The book’s prose is accessible and clear—readers will not be burdened with the need to look up unfamiliar scientific terms, although there is an extensive bibliography for those interested in further and perhaps more technical reading. The book is also visually interesting, containing sharp and beautiful pictures the way one might expect from such a reference book, but also diagrams of bird digestive systems and the papillae, comb-like filtering tissue, that line a shoveler tongue. Would you like to know what a bird gizzard looks like? There is a bird gizzard image that explains how different bands of muscles run longitudinally as well as at right angles to churn bird food against the hard surface of a cuticle so the food can be sufficiently pulverized into digestible bits. There is also an identification guide for everybody’s favorite bird food artifact, owl pellets, although it should be noted that only eight species’ pellets are depicted, essentially the owls of the northeastern part of the ABA Area. The mechanics of bird eyes and bills are revealed in detail—readers will learn a lot about bird tongues.
What Birds Eat also does a good job plugging in gaps in bird diet knowledge many birders might have. For instance, most birders will be familiar with terms like insectivore and even frugivore and granivore, but how about vermivore (worm-eaters), crustaceavore (crustacean-eaters), piscivore (fish-eaters), and even avivore (bird-eaters)? Interesting graphics depict aspects of bird diet behaviors like the prevalence of diet types and the relative energy content of different food types.
The book also features 130 diet profiles of common birds of the ABA Area. All this information allows room for birding skill improvement. When searching for birds, birders often focus on appropriate habitat, but a huge aspect of habitat is food availability. By deepening our understanding of bird diets, we can improve our skill in locating them. The book’s fitting final section on the threats bird face to finding enough food, like urbanization and toxins used to control agricultural pests, also features information on how to attract birds to your property with different types of food, from native plants to feeders.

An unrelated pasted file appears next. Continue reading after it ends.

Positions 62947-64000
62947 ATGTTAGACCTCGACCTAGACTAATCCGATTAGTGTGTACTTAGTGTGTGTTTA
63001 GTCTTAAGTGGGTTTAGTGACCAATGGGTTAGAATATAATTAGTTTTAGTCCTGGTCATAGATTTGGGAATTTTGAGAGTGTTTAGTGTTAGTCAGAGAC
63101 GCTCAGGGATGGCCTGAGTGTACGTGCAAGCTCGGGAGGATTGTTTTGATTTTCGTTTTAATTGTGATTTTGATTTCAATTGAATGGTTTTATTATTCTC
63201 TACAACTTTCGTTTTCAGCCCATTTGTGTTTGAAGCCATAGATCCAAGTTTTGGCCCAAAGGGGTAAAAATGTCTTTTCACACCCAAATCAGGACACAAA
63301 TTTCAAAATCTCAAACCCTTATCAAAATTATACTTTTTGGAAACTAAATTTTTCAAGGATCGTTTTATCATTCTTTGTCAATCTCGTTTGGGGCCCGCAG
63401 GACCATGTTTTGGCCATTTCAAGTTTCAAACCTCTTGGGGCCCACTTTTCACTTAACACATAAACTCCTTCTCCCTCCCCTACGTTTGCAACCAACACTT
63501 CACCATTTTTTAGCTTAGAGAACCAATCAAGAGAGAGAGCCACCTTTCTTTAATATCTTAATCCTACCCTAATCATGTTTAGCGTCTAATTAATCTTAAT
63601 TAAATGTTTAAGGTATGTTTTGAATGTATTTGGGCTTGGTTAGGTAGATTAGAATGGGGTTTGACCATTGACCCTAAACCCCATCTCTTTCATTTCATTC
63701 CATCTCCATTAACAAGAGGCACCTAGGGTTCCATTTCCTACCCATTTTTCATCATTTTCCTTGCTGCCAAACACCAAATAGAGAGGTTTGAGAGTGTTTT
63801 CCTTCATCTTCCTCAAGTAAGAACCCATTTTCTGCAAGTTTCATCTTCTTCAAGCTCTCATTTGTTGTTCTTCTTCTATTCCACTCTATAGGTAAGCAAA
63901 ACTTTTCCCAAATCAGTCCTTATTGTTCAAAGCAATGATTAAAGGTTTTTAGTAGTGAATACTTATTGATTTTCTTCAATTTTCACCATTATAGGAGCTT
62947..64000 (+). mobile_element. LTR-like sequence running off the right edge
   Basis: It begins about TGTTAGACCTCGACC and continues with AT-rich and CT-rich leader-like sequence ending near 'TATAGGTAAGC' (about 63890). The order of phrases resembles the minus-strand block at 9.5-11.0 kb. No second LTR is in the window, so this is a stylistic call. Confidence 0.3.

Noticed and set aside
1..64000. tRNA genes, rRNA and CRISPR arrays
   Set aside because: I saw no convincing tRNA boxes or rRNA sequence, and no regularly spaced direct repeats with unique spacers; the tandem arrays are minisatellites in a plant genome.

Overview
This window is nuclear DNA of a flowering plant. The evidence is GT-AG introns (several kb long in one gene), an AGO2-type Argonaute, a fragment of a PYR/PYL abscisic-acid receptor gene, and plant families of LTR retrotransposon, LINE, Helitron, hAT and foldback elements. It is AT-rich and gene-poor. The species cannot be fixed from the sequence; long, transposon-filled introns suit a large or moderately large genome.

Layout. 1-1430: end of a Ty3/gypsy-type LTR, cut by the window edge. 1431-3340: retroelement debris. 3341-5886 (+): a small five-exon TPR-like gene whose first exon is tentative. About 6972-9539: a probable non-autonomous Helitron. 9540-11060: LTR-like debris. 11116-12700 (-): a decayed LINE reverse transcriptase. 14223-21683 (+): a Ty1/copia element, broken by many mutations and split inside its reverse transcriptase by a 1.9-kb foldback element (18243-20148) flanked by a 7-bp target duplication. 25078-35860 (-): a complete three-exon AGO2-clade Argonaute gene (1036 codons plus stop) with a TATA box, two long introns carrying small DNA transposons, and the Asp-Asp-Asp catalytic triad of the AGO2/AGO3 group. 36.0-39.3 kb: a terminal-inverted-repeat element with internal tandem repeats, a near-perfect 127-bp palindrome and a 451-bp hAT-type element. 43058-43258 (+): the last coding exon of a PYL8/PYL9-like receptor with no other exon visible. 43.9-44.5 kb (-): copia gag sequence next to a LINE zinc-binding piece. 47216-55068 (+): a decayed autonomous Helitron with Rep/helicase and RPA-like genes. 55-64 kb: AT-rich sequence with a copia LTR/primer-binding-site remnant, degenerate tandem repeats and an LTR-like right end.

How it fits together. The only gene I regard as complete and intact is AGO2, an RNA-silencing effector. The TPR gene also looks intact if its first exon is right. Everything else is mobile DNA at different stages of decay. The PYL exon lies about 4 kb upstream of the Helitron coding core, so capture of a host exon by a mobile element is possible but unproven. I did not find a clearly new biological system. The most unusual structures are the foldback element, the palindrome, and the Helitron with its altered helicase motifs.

While birders look for and watch birds, birds are dedicating the vast majority of their time and energy to trying to eat. Birders will learn so much about how birds go about the important business of eating from this informative book.
Molly Hashimoto’s innovative Birds of the West: An Artist’s Guide is a fascinating and unique exploration of all the ways artists can engage western birds: from watercolor to sketching to block prints. Enticingly, the book begins with a quote from Michel Foucault’s “The Masked Philosopher” on how curiosity drives one to care for and understand the things around us. The book is an eclectic mix of components—the introduction ranges from memoiresque reflection on the author’s relationship to birds and the books that influenced her to a brief summary of birds in art history.
This book is best suited for birders interested in getting into bird art or non-artists who are nonetheless major bird art appreciators. After the introduction, the book is arranged by habitat types, for instance shoreline and beach, forest and woodland, and even backyard and city. Within each section, about ten to fifteen birds are featured alongside insets on technique tips, mostly for how to make watercolors and block prints, but with attention to other art forms like etching, pen sketching, and egg tempera. The artist’s own work, beautiful and evocative of both the character of the birds and places depicted, pairs along with all of these different birds and art forms. Representation of ABA Area birds has historically skewed to the East, so birders of the West may especially enjoy this book’s focus on western birds. A not-to-be-overlooked joy of the book is the wonderful mix of epigraphs, from famous nature writers to artists to environmental thinkers, that frame the many different sections of the book.
Because the book is arranged by habitat types, but is about making a wide variety of different types of bird art, the arrangement may seem scattered and unfocused, but this creative and unconventional layout is better appreciated for its uniqueness—readers should experience the book less as an exhaustive tome and more as a fun and beautiful art adventure that is still filled with a great deal of insight and wisdom on how to take up and improve being a bird artist. It is a fine entry to the growing contribution of Mountaineer Books to the bird book canon.
Frank Izaguirre is a PhD candidate in English at West Virginia University, where he is dissertating on the influence of field guides on environmental thinking. He edits the Book and Media Reviews column for Birding and recently began writing the biweekly column Birds and... for the ABA website.